While Dr. Asperger called the condition "autistic psychopathy" and described it as a personality disorder primarily marked by social isolation, today Asperger's Syndrome is identified as a brain, communication, or neurological disorder like autism, not a personality disorder like, for example, antisocial personality disorder ("Asperger's Syndrome fact sheet," 2008, NINDS).
Like autism, Asperger's Syndrome is characterized by repetitive routines, rituals, and movements, poor social skills, and odd ways of communicating that do not take into consideration the other person's feelings and needs. The distinguishing feature of Asperger's, in contrast to classical autism, is that the individuals all have normal IQ but show "limited interests or an unusual preoccupation with a particular subject to the exclusion of other activities" ("Asperger's Syndrome fact sheet," 2008, NINDS). Unlike autistic individuals who show little interest in others, Asperger children may seek out companionship, but may drive other people away because of their refusal to talk about anything other than their one interest, and their refusal to alter the topic in the face of the boredom of others. "Some children with as have become experts on vacuum cleaners, makes and models of cars, even objects as odd as deep fat fryers" ("Asperger's Syndrome fact sheet," 2008, NINDS). Sometimes, "their expertise, high level of vocabulary, and formal speech patterns make them seem like little professors...but the conversation may seem like a random collection of facts or statistics, with no point or conclusion" ("Asperger's Syndrome fact sheet," 2008, NINDS). They are also often clumsy and have difficulty with physical movements that come naturally to other children, which further complicates their social interactions.
Asperger Syndrome has been difficult to gather data about because some doctors believe that as is not a separate and distinct disorder. "Instead, they call it high-functioning autism (HFA), and view it as being on the mild end of the ASD spectrum with symptoms that differ -- only in degree -- from classic autism while others see it as a unique disorder" ("Asperger's Syndrome fact sheet," 2008, NINDS). For individuals with the disorder who have learned to compensate quite well for their social deficits, diagnosis may not come well into adulthood, making data even more difficult to gather on the disorder.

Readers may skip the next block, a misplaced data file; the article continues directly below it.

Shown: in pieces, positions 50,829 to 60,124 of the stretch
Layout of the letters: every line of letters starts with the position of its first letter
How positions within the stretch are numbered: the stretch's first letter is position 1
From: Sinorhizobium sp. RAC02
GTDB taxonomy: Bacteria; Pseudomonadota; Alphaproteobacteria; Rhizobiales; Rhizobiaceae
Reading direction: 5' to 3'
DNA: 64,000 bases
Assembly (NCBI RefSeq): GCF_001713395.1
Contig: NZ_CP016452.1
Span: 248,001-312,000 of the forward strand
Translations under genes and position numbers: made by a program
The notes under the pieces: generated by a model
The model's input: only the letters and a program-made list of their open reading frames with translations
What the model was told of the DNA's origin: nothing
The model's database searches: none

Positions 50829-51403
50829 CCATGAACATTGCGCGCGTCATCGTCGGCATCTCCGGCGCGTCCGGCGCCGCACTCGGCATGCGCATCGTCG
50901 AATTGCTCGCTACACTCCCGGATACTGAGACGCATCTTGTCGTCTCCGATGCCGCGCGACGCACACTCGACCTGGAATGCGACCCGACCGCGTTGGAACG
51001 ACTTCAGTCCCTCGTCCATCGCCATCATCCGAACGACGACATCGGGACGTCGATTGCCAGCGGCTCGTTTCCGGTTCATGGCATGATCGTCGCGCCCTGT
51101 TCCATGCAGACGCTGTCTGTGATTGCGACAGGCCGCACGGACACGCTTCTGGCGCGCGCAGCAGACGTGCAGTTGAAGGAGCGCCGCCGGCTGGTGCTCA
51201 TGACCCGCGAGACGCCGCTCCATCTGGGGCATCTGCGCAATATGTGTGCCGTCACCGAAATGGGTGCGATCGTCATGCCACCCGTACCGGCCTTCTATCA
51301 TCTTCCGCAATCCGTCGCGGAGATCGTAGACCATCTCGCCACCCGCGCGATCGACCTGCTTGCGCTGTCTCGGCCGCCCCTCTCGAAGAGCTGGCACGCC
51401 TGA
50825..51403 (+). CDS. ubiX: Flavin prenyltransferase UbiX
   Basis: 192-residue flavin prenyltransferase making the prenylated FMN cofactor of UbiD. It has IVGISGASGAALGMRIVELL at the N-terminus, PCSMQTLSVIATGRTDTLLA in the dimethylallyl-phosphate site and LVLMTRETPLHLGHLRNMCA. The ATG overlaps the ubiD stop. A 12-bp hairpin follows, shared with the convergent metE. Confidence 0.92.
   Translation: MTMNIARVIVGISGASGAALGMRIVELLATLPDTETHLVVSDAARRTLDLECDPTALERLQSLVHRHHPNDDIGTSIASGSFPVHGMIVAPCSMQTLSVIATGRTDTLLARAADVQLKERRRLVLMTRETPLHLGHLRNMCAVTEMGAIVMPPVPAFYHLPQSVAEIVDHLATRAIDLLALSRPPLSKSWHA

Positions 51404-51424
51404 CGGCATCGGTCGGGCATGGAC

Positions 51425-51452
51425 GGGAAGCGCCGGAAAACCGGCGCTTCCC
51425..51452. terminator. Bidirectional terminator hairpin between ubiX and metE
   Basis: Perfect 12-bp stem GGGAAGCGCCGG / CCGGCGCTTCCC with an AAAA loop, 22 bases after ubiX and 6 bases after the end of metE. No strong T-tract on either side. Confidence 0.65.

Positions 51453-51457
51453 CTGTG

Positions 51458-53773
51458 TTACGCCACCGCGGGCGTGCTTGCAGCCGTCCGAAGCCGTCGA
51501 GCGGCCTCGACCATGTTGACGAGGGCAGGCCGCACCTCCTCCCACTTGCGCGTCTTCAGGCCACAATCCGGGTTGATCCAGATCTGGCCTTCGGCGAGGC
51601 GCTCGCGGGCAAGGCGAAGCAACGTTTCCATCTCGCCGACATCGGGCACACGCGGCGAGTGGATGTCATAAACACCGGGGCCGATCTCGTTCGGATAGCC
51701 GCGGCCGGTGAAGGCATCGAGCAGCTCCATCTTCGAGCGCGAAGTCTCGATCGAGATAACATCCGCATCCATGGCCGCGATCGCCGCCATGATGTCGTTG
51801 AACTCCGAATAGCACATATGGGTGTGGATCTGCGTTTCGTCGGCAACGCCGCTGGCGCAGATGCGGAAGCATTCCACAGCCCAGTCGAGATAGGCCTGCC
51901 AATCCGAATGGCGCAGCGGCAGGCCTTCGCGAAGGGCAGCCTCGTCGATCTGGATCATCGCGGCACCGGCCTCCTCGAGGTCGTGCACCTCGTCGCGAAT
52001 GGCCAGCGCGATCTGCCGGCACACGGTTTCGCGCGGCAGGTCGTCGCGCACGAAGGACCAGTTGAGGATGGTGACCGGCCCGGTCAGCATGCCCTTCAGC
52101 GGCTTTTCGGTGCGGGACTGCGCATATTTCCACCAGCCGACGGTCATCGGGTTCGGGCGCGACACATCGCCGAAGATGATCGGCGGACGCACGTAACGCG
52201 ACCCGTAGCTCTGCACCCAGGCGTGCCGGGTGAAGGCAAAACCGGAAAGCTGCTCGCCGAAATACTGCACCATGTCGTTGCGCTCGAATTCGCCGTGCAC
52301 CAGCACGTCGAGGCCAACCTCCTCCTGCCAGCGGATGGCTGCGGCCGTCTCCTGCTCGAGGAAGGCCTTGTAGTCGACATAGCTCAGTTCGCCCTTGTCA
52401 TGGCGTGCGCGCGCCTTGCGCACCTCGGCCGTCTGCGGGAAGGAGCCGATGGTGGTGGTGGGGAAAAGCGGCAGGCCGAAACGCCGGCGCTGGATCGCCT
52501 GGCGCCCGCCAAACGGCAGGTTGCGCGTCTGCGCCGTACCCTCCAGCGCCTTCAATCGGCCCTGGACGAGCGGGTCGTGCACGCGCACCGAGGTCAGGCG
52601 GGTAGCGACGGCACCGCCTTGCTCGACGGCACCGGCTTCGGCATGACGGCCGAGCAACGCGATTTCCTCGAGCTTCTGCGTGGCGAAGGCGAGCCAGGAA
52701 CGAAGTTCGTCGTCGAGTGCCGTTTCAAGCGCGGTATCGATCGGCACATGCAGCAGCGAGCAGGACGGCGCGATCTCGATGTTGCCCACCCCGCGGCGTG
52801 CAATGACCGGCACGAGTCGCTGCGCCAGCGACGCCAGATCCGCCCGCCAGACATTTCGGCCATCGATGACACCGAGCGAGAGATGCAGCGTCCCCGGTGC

The signs which point to Asperger's Syndrome being part of a unique disorder lie in the fact that although children may exhibit unusual speaking behavior, like speaking in a monotone, they do not experience difficulties with language like children with classic autism, and may have quite high verbal IQs in some instances. Also, children with autism lack such a single-minded focus on one thing, although they may show a marked fondness for objects such as a toy, mechanical objects, etcetera, which echoes the obsessions of Asperger's. But individuals with autism do not exhibit obsessions "with the exception of the all-absorbing preoccupation with an unusual and circumscribed topic, about which vast amounts of factual knowledge are acquired and all too readily demonstrated at the first opportunity in social interaction," and in terms of classic autistic children's motor skills, their pattern of motor development "is often a relative strength" rather than a deficit (Klin & Volkmar 1995).
The mystery of autism continues, even though scientists have learned far more about the disorder in the past decades of research. Yet the multifaceted variations of the disorder, with its different times of onset, and the complex role of genetics and environment still eludes a coherent, singular explanation. At present, parents can simply turn to behavioral modification therapy to ameliorate some of the difficulties created by the disorder, and to set realistic expectations for the future of their children.
Autism." (11 Apr 2008). National Institute of Neurological Disorders and Stroke
NINDS). Retrieved 10 Apr 2008 at http://www.ninds.nih.gov/disorders/autism/detail_autism.htm
National Institute of Mental Health (NIMH). Retrieved 10 Apr 2008 at http://www.nimh.nih.gov/health/publications/autism/complete-publication.shtml
Asperger Syndrome Fact Sheet." (2008). National Institute of Neurological Disorders and Stroke (NINDS). Retrieved 10 Apr 2008 at http://www.ninds.nih.gov/disorders/asperger/detail_asperger.htm#115333080
Klin, Ami & Fred R. Volkmar. (Jun 1995). "Asperger's Syndrome: Guidelines for assessment and diagnosis." Yale Child Study Center, New Haven, Connecticut. Published by the Learning Disabilities Association of America. Retrieved 10 Apr 2008 at http://www.med.yale.edu/chldstdy/autism/asdiagnosis.html#psych